Saturday: Me, Cinde, Mac, at the Polish place on Bedford, me and Cinde gossiping, Mac ignoring the endless prattle, on and on, these girls just keep going.
What are you doing tonight?
No what are you doing tonight?
Come to my house and drink champagne with me and watch dumb movies. Don't go out.
Well it's Ian's birthday. He's doing a night at a club.
Fuck Ian. (Ed. note: Ian is a very nice person but it sounded good at the time.) Come to my house and drink champagne.
This is all I can handle these days. Fun for me is good conversation. Or at very least being able to hear what the other person is saying to me. So I was all settled in for a cozy slightly drunken night at home with one of my best friends.
8 PM: Cinde shows up and she is dressed nicely, not at all what you should be wearing if you're just going to be sitting around watching A View from the Top. Which by the way is the worst movie ever. I read in interviews that Gwyneth calls it "A View From My Ass" instead. You can deflect all you like Gwyneth but you're the one who said signed the contract, and you're the one who agreed to wear the sleazy outfits, and you're the one who displayed no comic timing, and you're the one who had a wistful "I should be in a movie where I get to use my British accent right now instead of this" the whole time. No one else to blame but yourself.
You look nice. Why do you look nice? You look nice, right?
So much has happened in the last few hours. Matty got engaged!
So there's an engagement party tonight. You should go.
I don't think so.
See when I first moved to New York I would go to clubs because all of the people I knew would go to these clubs. Then after a while I made more friends who shared with me a disdain for these clubs, with their shitty music and their overpriced drinks and their secret underground direct link to all of the bridges and tunnels in the tri-state area. And then some of the people who liked to go to the clubs starting being my friends outside of the clubs, and those people I am still friends with today. And some of them I never, ever saw unless it was in a club or at a party.
These people are not really my friends anymore. This is not to say I don't still like them or love them in some instances. But somewhere around the year 2001 I would only go to clubs once every two months, just as a reminder of why I didn't go to clubs anymore. Then it became once every six months. Then once a year. And now I can officially say, I need no more reminders, because I will never set foot in a club of any sort ever again.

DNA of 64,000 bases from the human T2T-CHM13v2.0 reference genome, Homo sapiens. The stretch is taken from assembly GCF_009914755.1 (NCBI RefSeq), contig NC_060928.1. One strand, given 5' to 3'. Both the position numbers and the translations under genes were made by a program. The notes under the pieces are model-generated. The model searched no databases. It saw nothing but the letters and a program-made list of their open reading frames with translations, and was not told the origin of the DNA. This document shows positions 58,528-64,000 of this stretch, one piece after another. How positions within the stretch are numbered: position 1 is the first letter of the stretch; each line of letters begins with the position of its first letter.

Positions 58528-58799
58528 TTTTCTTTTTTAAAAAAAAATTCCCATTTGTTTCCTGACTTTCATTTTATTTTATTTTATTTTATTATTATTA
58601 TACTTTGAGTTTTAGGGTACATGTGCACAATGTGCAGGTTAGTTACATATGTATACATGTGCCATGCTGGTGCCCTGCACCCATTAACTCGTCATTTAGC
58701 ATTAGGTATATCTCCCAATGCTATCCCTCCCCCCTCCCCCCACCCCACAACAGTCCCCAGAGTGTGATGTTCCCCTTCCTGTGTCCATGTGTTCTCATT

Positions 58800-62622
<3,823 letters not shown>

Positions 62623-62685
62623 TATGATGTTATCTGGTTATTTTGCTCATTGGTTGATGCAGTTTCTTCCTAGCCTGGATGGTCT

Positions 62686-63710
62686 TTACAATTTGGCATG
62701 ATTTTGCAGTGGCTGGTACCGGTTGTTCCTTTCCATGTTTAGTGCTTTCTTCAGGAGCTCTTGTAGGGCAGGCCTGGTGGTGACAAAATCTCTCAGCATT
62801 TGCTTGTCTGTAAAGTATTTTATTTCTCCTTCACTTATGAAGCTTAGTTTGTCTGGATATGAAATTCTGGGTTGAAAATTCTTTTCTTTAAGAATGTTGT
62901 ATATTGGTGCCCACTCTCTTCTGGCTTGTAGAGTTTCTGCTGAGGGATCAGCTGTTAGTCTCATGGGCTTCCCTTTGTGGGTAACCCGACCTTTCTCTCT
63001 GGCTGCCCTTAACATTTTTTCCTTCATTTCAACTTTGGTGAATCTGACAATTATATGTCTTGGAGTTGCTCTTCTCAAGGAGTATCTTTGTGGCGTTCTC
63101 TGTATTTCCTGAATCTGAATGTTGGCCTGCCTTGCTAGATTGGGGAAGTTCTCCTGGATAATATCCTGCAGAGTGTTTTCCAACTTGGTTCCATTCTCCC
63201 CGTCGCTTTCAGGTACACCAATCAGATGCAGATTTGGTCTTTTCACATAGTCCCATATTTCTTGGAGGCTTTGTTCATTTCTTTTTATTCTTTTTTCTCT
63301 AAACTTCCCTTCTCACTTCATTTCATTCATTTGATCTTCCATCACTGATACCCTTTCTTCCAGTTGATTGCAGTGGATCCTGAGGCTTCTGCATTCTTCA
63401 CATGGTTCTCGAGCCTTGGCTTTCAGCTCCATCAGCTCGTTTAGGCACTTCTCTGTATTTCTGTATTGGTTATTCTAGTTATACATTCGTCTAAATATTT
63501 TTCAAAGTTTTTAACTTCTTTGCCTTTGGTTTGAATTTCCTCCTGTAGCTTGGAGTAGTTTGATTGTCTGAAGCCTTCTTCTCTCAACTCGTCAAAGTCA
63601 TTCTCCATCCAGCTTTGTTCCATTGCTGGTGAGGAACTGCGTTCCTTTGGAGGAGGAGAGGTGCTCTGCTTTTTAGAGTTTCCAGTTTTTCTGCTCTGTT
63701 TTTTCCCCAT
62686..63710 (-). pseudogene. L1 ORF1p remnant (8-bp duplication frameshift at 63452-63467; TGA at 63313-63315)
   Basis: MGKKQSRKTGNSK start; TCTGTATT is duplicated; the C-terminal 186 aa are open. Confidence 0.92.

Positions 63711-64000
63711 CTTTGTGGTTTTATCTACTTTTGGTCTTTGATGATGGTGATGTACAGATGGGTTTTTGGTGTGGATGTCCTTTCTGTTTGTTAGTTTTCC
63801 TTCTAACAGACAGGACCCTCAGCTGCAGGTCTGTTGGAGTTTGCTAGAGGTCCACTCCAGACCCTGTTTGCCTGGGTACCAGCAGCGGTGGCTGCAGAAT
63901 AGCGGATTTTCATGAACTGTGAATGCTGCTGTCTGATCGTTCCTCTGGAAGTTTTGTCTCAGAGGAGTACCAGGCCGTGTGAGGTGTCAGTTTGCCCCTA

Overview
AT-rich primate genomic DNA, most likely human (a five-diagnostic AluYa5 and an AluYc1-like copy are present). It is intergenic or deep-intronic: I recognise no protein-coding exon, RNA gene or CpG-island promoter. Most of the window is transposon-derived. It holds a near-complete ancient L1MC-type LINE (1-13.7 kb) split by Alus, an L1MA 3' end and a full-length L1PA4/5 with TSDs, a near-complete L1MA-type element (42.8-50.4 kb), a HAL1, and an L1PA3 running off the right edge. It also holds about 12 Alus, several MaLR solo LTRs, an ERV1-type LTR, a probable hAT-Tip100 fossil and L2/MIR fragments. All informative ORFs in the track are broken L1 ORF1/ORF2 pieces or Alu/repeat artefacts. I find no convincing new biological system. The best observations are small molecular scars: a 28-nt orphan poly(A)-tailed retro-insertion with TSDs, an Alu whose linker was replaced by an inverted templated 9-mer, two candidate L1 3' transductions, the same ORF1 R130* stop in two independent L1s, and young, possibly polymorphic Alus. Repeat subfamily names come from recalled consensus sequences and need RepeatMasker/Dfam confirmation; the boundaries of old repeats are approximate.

But apparently I had to learn one last lesson.
We took a twenty dollar ride to the westside and walked into a bar that actually had a velvet rope with bouncer outside. It was a hookah bar, which is so the best place to be for someone who doesn't smoke anymore. Drinks were ten bucks. The music sucked so hard it brought tears to my eyes. People we actually recognized started showing up after about an hour. I remembered how everyone was always late, that being "a few blocks away" meant "a few blocks and the Williamsburg Bridge."
While I was waiting a young man sat next to me and chatted me up. He was a professional tennis player. He told me that he had just bought an apartment in Bayside and he was ranked 527 and that he had once beat Andy Roddick and his jeans cost two hundred euros. He was with a bunch of other tennis players and they all ranked somewhere in the five hundreds. When I told him I was a writer he told me he really liked - drum roll, please - Anne Rice.
Then I saw a bunch of people I hadn't seen in a year or more. I heard what they were up to, I shared bits and pieces of my life, but I don't think some of them I wll see again. It makes me sad, but not sad enough to do anything about it, because if we were meant to be friends, wouldn't we have made that transition by now? Is it too late?
Cinde dragged me to the next place, some below ground place in the West Village. It was going to be ten bucks to get in the door but for some reason we got in for free. That was the first nice thing that happened to me that night, but you know, it's not even that nice really, because drinks were ten bucks. Cover charges are lame. Ten dollar drinks are lame. God, this evening was so freaking lame.
Anyway after I waited twenty minutes to go to the bathroom - I found out later on there was a secret bathroom, wink wink - I ordered a drink and looked miserably around the room. A large bouncer man came up to me, and in the second kind act of the night, told me I could sit in a little VIP area if i liked, behind a little velvet rope. So I sat there for a bit with Cinde and Nico, roped off as it were. Then I was dragged to the other side of the joint because that's where all the "action" was. I passed by two youngsters dancing all white boy raver style to the loud techno music. They were so fucking excited about this music. I could smell cigarette smoke on everyone. Then I saw someone else I hadn't seen in a while, a nice kid. I think he asked me how my writing was. I started to tell him and then I fumbled and then I just didn't care.
I looked back and saw the dancers bouncing in unison. I looked ahead to the dj booth, where someone was taking their job very seriously. I looked to the right where people were hidden in booths, feeling cool and mysterious because they were high and underground in the West Village. It was dark. There was some red lighting. I only had one last thing to say.
I turned to Cinde and said, "I now know what hell will look like." And then I left.
Never again. Don't bother asking, don't bother inviting, take me off all of your mailing lists. I am done.